July 25, 2017


There's a new feature at the Veterans Hall in the Truman Memorial Building on the Independence Square. It's an impressive display featuring a scale model of the USS Sproston (DD-577), a Fletcher- Class Naval Destroyer, along with other mementos collected by the USS Sproston Reunion Group. This great Navy destroyer lovingly called a “Tincan” like all destroyers are called by the sailors who served on them, was first commissioned in 1943 and served honorably during World War II, Korea, the Cold War, and Vietnam before finally being decommissioned in 1968.

Orville Amos, president of the USS Sproston Reunion Group says, “I personally had the greatest honor of my life to have served aboard her from early 1962 to late 1964. During this period she made two deployments to the Western Pacific (which the Navy calls WESTPAC) from our home port of Pearl Harbor, Hawaii. These deployments were designed to show the flag and maintain a presence in the Western Pacific and the South China Sea.”

The USS Sproston was one of 175 ships of this class commissioned during World War II. She was named in honor U.S. Navy Lieutenant John G. Sproston who was killed in action while leading an attack on a Confederate ironclad during the Civil War. This destroyer model was built by James McLaughlin, a WW II veteran, and was donated to the USS Sproston Reunion Group upon his death. Orville says, “The ship model came to us with a significant amount of damage so we decided to have it refurbished by a professional model builder; hence the pristine ship model just as she was commissioned in 1943. Special thanks go to Dick Clark, a WW II veteran who sent us the commissioning pennant which is also on display, and also to Vice Admiral James A Sagerholm who provided the clear plastic dome that protects the model.”

Finding someplace to display the model proved to be a challenge. The Truman Library considered housing the display but declined due to the fact that there wasn't a direct connection between President Truman and the USS Sproston. The National World War II Museum in New Orleans also turned down the model because they already have so many Tincans on display. Then Orville approached the Truman Memorial Building about adding it to the Veterans Hall and the USS Sproston DD-577 Model finally found a home.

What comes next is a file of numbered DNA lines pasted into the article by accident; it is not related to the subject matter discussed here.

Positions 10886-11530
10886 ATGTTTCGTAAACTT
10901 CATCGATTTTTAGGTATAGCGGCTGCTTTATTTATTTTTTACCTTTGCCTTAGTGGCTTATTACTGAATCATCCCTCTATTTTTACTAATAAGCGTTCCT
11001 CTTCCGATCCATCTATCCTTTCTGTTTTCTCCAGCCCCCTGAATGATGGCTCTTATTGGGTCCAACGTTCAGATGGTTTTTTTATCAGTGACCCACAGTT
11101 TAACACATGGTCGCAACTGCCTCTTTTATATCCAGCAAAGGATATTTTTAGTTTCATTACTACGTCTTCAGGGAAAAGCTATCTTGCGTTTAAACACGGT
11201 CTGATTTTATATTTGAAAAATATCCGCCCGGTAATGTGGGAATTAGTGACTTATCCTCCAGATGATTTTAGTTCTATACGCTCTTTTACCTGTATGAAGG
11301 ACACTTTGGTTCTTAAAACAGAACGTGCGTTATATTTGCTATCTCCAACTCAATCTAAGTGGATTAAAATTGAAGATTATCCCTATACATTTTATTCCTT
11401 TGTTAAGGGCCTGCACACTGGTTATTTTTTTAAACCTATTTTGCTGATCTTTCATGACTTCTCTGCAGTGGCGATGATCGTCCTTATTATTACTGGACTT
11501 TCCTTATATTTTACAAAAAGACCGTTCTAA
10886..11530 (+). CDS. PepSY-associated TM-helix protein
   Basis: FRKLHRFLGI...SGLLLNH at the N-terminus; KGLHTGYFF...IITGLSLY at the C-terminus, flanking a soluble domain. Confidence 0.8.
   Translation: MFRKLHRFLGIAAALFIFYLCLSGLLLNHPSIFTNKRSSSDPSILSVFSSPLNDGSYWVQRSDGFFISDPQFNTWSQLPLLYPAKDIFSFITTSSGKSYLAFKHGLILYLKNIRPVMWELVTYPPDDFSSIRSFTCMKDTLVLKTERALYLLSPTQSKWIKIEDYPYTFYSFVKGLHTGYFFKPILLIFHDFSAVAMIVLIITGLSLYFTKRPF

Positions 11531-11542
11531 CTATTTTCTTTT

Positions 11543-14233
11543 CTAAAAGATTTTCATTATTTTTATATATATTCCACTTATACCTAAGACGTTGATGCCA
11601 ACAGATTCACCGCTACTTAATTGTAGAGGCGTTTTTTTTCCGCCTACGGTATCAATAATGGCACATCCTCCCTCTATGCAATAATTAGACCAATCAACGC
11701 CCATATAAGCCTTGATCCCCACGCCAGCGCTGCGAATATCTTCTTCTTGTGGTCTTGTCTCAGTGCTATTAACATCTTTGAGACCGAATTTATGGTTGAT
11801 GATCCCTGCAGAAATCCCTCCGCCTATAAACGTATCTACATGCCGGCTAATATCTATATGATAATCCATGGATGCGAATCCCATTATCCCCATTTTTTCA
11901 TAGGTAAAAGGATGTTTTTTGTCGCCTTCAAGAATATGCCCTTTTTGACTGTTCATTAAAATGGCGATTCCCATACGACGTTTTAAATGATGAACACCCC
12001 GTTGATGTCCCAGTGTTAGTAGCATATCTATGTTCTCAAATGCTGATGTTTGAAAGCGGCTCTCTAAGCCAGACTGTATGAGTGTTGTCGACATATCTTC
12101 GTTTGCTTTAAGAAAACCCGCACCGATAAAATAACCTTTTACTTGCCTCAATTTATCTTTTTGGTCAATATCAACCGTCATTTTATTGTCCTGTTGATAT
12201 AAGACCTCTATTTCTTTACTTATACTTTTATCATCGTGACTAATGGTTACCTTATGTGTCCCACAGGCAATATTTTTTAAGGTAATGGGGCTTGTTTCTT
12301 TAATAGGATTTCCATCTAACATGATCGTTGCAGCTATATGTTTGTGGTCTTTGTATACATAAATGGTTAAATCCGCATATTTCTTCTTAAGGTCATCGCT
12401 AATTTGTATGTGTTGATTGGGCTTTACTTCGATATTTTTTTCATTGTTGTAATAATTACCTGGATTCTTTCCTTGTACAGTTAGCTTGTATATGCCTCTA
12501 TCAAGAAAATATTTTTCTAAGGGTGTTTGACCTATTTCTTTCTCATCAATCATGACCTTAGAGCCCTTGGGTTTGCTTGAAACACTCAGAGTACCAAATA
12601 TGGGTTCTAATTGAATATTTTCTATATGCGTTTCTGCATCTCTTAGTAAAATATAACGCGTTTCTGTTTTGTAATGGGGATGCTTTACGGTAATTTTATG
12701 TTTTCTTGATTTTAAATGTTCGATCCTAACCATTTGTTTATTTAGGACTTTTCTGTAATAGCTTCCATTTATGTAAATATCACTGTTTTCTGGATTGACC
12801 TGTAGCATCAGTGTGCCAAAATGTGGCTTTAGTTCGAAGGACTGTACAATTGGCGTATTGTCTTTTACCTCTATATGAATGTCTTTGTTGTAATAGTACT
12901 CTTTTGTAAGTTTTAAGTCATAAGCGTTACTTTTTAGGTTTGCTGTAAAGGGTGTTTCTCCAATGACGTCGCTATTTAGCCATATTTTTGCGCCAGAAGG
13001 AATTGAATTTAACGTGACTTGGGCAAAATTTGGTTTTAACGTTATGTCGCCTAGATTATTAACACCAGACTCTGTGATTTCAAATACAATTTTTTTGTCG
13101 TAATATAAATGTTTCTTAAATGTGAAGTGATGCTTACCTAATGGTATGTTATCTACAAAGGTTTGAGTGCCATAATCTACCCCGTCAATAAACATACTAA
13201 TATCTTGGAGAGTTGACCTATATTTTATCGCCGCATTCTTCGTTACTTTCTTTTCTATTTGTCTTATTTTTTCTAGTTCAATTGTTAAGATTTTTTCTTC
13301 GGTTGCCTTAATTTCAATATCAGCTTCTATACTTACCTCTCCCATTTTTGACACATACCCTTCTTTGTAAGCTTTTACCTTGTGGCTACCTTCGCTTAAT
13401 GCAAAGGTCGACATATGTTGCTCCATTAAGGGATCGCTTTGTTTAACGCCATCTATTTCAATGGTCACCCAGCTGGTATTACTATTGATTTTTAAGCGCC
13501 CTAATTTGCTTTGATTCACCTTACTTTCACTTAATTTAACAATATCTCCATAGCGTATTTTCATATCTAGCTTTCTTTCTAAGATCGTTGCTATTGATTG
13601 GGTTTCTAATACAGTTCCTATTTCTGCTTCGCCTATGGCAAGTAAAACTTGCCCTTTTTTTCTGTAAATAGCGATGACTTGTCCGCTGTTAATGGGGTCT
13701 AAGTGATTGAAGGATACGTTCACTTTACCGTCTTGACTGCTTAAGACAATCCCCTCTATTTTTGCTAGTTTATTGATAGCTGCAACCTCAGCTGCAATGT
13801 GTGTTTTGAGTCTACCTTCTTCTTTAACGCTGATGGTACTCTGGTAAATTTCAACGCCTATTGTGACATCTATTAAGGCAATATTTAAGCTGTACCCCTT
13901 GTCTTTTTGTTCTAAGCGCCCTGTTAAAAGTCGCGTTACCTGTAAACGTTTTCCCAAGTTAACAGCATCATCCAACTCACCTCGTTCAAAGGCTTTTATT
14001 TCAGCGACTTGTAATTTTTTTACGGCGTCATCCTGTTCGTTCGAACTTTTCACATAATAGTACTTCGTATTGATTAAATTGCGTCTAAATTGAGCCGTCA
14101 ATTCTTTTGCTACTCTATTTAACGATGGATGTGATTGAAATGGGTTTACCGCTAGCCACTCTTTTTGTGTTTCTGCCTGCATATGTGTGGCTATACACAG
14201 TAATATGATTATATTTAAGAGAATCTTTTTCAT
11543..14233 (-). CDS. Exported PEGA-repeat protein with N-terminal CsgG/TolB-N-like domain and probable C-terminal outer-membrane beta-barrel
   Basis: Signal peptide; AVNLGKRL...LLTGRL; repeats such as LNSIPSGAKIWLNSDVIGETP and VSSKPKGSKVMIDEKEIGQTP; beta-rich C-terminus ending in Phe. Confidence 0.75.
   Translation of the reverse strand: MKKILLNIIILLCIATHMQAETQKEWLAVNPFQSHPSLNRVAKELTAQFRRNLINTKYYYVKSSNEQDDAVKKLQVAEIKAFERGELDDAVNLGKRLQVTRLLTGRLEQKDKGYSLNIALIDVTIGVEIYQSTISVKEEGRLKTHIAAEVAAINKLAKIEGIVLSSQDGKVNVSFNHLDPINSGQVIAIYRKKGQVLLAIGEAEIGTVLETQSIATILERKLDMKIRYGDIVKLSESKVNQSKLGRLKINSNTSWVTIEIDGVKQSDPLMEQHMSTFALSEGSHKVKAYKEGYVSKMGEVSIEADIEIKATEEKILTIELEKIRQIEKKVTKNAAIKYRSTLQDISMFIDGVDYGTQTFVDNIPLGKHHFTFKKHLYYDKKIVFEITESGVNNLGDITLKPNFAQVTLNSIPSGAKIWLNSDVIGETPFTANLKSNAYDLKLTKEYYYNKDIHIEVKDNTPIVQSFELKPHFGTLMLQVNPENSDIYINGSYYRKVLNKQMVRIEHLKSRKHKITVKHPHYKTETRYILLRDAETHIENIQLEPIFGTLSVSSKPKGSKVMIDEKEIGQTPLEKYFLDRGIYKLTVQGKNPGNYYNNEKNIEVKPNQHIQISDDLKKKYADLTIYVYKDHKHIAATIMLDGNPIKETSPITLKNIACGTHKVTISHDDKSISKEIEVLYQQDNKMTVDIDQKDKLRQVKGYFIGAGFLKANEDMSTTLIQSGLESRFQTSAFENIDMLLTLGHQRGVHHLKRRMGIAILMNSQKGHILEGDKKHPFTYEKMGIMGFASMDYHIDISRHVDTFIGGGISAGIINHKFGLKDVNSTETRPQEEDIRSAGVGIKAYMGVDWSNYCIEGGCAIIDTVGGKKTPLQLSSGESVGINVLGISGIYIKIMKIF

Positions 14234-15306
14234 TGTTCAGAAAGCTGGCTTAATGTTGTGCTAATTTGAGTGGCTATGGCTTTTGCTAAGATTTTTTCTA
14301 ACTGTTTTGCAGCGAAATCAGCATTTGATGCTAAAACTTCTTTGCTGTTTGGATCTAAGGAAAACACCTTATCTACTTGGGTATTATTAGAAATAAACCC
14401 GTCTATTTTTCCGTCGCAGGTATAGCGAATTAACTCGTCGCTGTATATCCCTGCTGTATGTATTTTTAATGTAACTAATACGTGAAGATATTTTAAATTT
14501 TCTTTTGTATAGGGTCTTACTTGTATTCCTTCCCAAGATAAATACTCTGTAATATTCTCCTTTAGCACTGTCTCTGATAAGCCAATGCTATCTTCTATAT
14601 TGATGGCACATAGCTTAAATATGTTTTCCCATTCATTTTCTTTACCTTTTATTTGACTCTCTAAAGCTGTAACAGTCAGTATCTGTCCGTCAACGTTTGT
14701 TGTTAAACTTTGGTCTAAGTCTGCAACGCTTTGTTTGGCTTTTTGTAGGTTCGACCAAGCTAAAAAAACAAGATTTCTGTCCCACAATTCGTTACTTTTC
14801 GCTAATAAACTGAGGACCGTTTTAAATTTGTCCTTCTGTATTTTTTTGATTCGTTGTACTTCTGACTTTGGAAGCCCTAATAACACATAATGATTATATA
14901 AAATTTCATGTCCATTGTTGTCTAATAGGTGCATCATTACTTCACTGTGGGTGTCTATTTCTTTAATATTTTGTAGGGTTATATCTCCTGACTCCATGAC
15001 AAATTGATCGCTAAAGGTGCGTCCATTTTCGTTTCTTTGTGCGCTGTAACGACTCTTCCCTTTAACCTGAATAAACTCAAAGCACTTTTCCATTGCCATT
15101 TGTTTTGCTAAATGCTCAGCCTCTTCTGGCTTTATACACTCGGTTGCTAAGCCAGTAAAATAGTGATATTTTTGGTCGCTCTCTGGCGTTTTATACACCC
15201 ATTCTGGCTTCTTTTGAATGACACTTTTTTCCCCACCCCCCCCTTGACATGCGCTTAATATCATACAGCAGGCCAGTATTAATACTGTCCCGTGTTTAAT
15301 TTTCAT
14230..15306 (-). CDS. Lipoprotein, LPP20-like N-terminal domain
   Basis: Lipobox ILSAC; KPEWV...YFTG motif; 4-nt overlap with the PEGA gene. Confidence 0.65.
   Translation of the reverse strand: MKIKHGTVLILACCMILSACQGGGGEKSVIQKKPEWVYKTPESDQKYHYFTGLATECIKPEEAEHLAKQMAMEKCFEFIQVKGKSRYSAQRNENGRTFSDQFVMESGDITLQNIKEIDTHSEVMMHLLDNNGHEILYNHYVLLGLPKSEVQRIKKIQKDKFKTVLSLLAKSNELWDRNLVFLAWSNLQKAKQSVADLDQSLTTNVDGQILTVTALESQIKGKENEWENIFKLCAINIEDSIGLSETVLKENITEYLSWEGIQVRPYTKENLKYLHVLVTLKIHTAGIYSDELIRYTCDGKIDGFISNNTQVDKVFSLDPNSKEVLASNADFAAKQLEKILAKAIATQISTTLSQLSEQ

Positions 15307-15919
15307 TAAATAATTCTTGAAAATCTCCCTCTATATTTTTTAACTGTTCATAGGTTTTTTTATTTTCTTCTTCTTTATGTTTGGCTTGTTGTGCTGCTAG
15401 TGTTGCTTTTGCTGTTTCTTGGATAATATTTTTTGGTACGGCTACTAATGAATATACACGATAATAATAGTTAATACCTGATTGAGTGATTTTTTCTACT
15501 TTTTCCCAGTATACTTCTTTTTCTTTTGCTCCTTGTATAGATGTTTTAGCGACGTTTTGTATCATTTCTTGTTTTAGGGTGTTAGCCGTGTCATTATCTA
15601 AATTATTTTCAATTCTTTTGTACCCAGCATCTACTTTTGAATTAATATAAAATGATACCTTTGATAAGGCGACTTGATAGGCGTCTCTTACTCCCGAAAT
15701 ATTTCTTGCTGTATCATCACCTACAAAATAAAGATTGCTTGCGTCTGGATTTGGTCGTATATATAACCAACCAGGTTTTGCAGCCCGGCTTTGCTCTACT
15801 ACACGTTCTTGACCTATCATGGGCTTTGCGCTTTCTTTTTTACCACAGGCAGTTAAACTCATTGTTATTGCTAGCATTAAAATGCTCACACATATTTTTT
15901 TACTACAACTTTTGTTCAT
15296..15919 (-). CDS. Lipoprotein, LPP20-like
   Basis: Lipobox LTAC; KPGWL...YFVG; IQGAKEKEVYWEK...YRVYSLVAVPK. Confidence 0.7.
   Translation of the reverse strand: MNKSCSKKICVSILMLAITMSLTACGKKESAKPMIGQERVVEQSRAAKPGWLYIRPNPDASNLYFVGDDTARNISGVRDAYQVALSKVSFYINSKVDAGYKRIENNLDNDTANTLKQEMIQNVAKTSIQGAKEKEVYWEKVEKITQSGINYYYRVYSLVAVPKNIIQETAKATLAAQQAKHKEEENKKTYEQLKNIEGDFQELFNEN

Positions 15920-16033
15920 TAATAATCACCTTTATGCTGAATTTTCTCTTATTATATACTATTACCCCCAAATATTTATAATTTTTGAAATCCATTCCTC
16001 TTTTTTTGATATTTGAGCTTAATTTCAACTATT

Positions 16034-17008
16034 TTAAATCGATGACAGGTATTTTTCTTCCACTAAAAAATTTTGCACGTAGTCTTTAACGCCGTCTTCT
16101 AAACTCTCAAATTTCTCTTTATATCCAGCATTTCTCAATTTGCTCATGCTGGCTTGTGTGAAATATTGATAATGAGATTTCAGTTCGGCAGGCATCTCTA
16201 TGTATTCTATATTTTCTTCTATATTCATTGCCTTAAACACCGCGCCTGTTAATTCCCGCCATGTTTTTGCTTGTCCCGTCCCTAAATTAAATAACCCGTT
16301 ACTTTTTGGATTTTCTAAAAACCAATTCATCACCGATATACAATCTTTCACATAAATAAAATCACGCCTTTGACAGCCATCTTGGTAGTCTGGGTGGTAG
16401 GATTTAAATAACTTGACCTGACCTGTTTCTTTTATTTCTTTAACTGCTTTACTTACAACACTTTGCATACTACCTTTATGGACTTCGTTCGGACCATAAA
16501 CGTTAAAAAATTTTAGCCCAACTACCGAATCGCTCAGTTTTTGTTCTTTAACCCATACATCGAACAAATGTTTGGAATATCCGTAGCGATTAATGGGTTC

“The story here is not about a single person but the comradery of a tincan crew,” says Orville. “I always found it amazing that a crew that consists of young men, most between the ages of 17 to 21, could go to sea and make a U S Navy warship function like a well oiled machine. I can't find the words to describe the bond that connects destroyer men, and now women. But I guarantee you that any tincan sailor who reads this will know instantly what I'm talking about. Finally in my 21 year membership in the USS Sproston reunion group I've been privileged to meet some of the most admirable veterans I've ever known. Especially the WW II veterans who served in the last war where ships actually lined up and shot at each other. For any sailor who reads this story I wish them fair winds and following seas.”

You can see the USS Sproston model along with many other displays of military memorabilia, interactive kiosks with video recordings of local Veterans, and the Veterans Courtyard and Memorial Foyer at the Truman Memorial Building located at 416 Maple on the Independence Square, any Monday through Saturday.

If you'd like more information about the USS Sproston you can visit the website www.sproston.com
or contact Orville Amos at oamos541@aol.com.

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